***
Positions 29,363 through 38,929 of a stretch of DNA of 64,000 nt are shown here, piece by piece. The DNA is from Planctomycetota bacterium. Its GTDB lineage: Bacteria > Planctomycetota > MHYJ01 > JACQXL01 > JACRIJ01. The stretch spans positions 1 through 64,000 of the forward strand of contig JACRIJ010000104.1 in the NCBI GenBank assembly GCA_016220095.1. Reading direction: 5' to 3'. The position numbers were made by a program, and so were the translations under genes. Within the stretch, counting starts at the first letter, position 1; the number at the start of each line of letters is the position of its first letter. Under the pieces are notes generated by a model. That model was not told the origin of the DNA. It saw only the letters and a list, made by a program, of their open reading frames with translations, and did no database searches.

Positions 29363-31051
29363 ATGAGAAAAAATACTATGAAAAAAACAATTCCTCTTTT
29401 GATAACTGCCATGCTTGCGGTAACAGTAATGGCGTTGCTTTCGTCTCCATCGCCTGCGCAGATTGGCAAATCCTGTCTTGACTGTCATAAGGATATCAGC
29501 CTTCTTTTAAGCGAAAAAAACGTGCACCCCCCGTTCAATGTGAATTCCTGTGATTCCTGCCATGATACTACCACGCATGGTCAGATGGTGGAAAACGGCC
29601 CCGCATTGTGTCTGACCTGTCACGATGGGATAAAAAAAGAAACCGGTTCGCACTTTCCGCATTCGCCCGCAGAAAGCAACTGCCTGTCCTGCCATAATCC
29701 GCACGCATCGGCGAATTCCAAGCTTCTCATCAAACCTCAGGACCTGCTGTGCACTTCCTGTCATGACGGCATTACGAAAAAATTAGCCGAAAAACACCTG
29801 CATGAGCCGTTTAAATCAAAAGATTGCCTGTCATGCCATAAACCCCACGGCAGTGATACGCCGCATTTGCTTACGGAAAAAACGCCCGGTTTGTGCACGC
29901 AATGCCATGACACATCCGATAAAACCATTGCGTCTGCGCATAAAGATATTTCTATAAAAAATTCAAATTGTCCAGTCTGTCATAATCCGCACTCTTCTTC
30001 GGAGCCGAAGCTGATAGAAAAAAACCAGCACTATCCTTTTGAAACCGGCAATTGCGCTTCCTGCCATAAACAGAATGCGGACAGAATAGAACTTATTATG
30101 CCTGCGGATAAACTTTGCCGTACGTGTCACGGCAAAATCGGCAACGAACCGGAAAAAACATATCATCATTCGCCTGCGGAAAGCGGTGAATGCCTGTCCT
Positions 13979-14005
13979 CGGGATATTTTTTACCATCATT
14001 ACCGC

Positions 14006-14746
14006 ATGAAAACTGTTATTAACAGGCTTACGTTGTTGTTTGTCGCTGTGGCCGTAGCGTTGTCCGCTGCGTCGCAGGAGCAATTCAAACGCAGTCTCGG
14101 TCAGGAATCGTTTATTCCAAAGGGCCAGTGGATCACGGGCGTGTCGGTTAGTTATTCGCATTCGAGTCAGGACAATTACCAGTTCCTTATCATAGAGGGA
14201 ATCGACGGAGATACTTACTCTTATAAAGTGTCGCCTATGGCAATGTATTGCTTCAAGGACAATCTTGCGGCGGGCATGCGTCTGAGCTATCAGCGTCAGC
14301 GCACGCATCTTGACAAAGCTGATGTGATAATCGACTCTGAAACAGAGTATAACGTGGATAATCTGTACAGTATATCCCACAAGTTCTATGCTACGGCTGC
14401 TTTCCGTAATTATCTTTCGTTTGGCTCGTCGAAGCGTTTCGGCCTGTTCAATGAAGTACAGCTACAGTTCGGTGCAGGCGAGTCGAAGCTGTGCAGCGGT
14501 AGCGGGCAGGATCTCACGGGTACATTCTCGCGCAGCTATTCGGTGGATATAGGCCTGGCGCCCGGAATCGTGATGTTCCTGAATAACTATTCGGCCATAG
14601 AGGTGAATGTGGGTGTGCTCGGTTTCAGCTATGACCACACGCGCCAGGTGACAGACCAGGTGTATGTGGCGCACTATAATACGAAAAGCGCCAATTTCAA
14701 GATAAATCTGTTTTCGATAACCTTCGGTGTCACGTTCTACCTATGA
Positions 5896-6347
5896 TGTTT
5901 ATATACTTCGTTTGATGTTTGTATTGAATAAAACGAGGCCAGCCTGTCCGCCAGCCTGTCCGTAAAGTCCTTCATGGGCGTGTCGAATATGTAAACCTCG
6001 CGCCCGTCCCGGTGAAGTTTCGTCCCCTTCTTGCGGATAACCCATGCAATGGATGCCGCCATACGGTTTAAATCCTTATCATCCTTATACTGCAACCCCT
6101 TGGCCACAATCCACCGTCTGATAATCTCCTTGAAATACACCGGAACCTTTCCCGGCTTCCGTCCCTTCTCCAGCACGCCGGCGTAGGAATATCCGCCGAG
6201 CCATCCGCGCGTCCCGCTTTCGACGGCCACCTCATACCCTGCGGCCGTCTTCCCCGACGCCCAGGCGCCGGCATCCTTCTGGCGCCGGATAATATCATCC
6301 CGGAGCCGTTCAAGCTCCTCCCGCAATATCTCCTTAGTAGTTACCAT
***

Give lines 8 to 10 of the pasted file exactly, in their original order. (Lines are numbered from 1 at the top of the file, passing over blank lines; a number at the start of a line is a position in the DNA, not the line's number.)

29801 CATGAGCCGTTTAAATCAAAAGATTGCCTGTCATGCCATAAACCCCACGGCAGTGATACGCCGCATTTGCTTACGGAAAAAACGCCCGGTTTGTGCACGC
29901 AATGCCATGACACATCCGATAAAACCATTGCGTCTGCGCATAAAGATATTTCTATAAAAAATTCAAATTGTCCAGTCTGTCATAATCCGCACTCTTCTTC
30001 GGAGCCGAAGCTGATAGAAAAAAACCAGCACTATCCTTTTGAAACCGGCAATTGCGCTTCCTGCCATAAACAGAATGCGGACAGAATAGAACTTATTATG